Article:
Note to Editors

  • Human activities are currently destroying nature at a rate much faster than it can replenish itself. A landmark 2019 UN study revealed that one million species are now threatened with extinction.
  • Existing international government commitments, declarations, resolutions and coalitions include the Leaders’ Pledge for Nature; the G7 2030 Nature Compact; the G20 Rome Leaders’ Declaration; IUCN Motion 40/Resolution 116 (World Conservation Congress 2021); the Kunming Declaration; the High Ambition Coalition for nature and people; the Global Oceans Alliance; the Sustainable Development Goals; the Aichi targets; the Glasgow Leaders Declaration on Forests and Land Use; The Glasgow Climate Pact; the 2022 G7 Development Ministers’ Meeting Communiqué and G7 Climate, Energy and Environment Ministers’ Communiqué communiqués; and a joint statement endorsed by 115 countries & the European Union at the virtual session of the third open ended working group of Convention on Biological Diversity (CBD). WWF has assessed the gap in translating some of these political commitments into an ambitious Global Biodiversity Framework. See the report here.
  • Public awareness of and action for nature continues to grow, with a 71% increase in people searching for sustainable goods on google over 4 years and especially in developing countries, according to the Economist Intelligence Unit here.
  • More than 330 non-state actors including faith organizations, development and humanitarian organizations, women's groups, business coalitions and environment organizations have called for a nature-positive Global Biodiversity Framework here.
  • 1,100 businesses have called for action on nature through Business for Nature here, and the Science Based Targets Network has developed interim guidance for companies to take ambitious and measurable action for nature here.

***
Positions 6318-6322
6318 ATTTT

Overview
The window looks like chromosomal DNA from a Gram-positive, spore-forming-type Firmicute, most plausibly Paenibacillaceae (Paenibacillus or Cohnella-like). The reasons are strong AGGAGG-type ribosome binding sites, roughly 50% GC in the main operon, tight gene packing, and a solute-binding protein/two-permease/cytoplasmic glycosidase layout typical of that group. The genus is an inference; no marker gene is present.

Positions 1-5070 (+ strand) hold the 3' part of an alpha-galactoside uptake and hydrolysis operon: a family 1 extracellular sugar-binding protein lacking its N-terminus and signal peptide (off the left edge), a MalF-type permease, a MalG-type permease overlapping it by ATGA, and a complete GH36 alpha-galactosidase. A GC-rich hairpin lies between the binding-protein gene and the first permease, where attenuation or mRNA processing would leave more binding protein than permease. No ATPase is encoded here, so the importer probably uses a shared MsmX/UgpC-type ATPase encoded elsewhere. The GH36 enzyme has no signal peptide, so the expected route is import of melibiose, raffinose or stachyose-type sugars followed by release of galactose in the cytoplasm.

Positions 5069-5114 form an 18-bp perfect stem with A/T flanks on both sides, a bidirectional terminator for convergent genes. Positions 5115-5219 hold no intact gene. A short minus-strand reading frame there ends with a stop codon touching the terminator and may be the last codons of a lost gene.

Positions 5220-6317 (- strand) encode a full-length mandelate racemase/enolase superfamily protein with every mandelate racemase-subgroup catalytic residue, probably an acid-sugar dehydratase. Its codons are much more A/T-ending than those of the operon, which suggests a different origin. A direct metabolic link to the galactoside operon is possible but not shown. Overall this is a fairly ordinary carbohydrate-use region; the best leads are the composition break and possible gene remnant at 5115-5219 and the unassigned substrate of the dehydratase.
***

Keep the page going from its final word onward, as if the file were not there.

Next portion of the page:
• The Taskforce on Nature-related Financial Disclosure is developing a guidance framework on nature-related risks and opportunities for the finance sector here.
  • WWF is urging governments to adopt a global goal to be Nature Positive by 2030 like Climate has a Net zero goal. More on the global goal and its measurability here.
  • WWF, UNEP-WCMC and partners propose the development of a roadmap for economic and financial system reform that supports the equitable transition to a global nature-positive economy alongside the net zero transition. Several governments supported this effort in Stockholm+50. More here
  • WWF is also urging government parties to the CBD to secure and ensure effective implementation of a ‘Paris-style’ agreement for nature that includes a clear set of science-based and measurable goals, milestones and targets. This must include a mission to ensure we have more nature in 2030 than we had in 2020, a target to conserve 30% of land, freshwater and oceans by 2030 through a rights-based approach, as well as a 2030 milestone to halve the footprint of production and consumption. WWF’s key messages for the post-2020 global biodiversity framework negotiations available here.